From practitioner to patient: A plastic surgeon's breast reconstruction story
Emily McLaughlin's breast cancer diagnosis in 2016 transformed her from a practitioner to a patient overnight. As a plastic surgeon, she had reconstructed plenty of breasts affected by cancer. Still, she never guessed that she would need these same surgeries, putting her into a unique category of providers.
"I'm a plastic surgeon, and I've had plastic surgery for breast cancer," said McLaughlin.
It started with a mammogram
McLaughlin's journey with breast cancer started, as many do, with a routine check-up. She was not experiencing any symptoms, such as lumps or discharge, and had no idea there was a problem.
"I had a screening. I ordered my own mammogram just to check that off my list. And as a physician, you get your own reports. I've signed off on my own mammogram for years. Normal, done, see you next year," said McLaughlin. "And this time, on the left side, it was new or increasing calcifications. I thought, 'Wow, who knew? Who would've thought? Need additional views.'"
McLaughlin said she felt anxious about the additional views, but I still believed it was nothing to be worried about. But after they were completed, the radiologist invited her to see them.
"When you have cancer, you get escorted, apparently, to look at the views," said McLaughlin.
It turned out that McLaughlin needed a biopsy, and getting it left her distraught.
"So, I had a biopsy, and I cried," she said. "I lay there, and I cried because I thought, 'What? This is awful. I'm terrified.' I was so scared. I remember laying there going, 'How many patients have I sent for a biopsy?'"
Becoming more compassionate
Her biopsy experience changed everything for McLaughlin regarding how she related to patients in similar situations. Knowing firsthand how emotional the experience can be, she now offers more support than ever to those she treats.
"Yesterday, I talked to a patient that needs a biopsy," said McLaughlin. "I said, 'I'll go if you need me to be there.'"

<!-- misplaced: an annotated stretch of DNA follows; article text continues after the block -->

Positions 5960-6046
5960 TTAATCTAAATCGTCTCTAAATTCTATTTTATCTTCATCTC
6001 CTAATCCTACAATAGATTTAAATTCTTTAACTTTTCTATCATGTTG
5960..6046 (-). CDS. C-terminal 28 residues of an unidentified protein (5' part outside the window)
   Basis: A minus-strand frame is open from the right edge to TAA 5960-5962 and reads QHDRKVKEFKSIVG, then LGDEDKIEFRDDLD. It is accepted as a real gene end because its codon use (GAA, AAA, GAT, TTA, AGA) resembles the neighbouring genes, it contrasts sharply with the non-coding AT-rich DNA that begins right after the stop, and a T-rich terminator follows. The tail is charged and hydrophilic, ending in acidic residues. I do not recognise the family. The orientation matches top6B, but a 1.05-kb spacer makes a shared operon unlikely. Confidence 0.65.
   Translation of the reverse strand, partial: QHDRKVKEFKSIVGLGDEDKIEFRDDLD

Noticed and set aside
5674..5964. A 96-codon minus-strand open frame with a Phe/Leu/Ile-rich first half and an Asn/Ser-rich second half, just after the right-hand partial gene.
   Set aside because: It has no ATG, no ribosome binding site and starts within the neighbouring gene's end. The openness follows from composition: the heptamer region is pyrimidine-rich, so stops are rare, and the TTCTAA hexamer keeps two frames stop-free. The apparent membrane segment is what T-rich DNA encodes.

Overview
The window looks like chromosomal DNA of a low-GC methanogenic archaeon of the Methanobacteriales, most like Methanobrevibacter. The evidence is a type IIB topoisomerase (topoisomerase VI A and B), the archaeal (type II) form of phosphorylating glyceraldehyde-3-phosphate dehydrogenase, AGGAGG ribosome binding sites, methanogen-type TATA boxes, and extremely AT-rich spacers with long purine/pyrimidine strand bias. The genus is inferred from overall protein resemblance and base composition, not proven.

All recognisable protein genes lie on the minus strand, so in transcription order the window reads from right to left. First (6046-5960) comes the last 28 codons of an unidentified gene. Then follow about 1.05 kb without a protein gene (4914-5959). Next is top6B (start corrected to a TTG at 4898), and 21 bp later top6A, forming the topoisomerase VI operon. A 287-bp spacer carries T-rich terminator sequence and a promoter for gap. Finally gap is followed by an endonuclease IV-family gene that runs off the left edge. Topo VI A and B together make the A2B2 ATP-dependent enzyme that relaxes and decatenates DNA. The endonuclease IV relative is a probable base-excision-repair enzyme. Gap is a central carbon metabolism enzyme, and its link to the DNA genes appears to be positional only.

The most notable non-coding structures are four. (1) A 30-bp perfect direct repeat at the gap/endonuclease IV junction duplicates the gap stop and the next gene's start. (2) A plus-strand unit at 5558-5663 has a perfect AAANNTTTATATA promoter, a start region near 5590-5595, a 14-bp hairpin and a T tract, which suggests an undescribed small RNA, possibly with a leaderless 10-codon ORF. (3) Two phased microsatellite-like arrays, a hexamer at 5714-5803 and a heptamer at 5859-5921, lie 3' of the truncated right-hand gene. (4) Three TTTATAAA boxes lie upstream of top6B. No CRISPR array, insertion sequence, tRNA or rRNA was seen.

McLaughlin said becoming a patient helped her better understand the emotional and physical needs of the women who come to her for breast reconstruction after cancer.
Offering advice to patients
"As part of my practice, you have a breast cancer patient, and invariably patients ask, 'What would you do?'" And I always hesitated because it seems like, to borrow from a legal term, you're leading the witness." said McLaughlin. "If I tell you what I'm going to do, you're going to do what I said, and that may not be right for you."
After her breast cancer diagnosis and subsequent reconstructive surgery, McLaughlin said she was in a better position than before to offer advice to her patients based on what she had gone through with her breast cancer journey.
"I'm like, ask about this. Is pre-pectoral an option? Is this an option? Here's what you need to ask about," said McLaughlin. "Knowledge is power."
Facing breast reconstruction
When she was first diagnosed with breast cancer, McLaughlin's radiologist told her it was high-grade ductal carcinoma in situ (DCIS), which is sometimes called pre-cancer because it can become invasive cancer if it's not treated.
Her next call was to Danielle LeBlanc, MD, a colleague and a good friend, who knew McLaughlin had the biopsy. She asked her friend to find out if she was a candidate for a double mastectomy and implant reconstruction. It turned out she was, and she had surgery three weeks later.
"I mean, as vain as I am head to toe, I never wanted cancer, and I needed cancer gone," said McLaughlin. "I never even thought about it. There are magnificent flaps and wonderful different options. For me, it never occurred to me. I said, just double mastectomy and implants, and we're done."
It's been several years since McLaughlin's cancer was eradicated – an event she acknowledges each year on June 22, which she calls her "cancerversary."
"I've had six operations. I never needed chemotherapy. I never needed radiation," said McLaughlin. "So, I'm blessed, and I'm good, I'm healthy, and I'm well, and I'm happy. And I made a great decision, and I share that with everyone."
Cancer gave her more than it took
McLaughlin said being a patient made her more compassionate towards women in similar situations and helped her find a voice in breast cancer and a platform.
She started a nonprofit – Fighting Right – which raises money for many women's issues, including breast cancer.
"It's part of my story," said McLaughlin. "I think cancer somehow gave me more than it took away, and no one can say that. So, I don't say that in a cavalier fashion, but it's opened my eyes to a lot of things."
To find a qualified plastic surgeon for any cosmetic or reconstructive procedure, consult a member of the American Society of Plastic Surgeons. All ASPS members are board certified by the American Board of Plastic Surgery, have completed an accredited plastic surgery training program, practice in accredited facilities and follow strict standards of safety and ethics. Find an ASPS member in your area.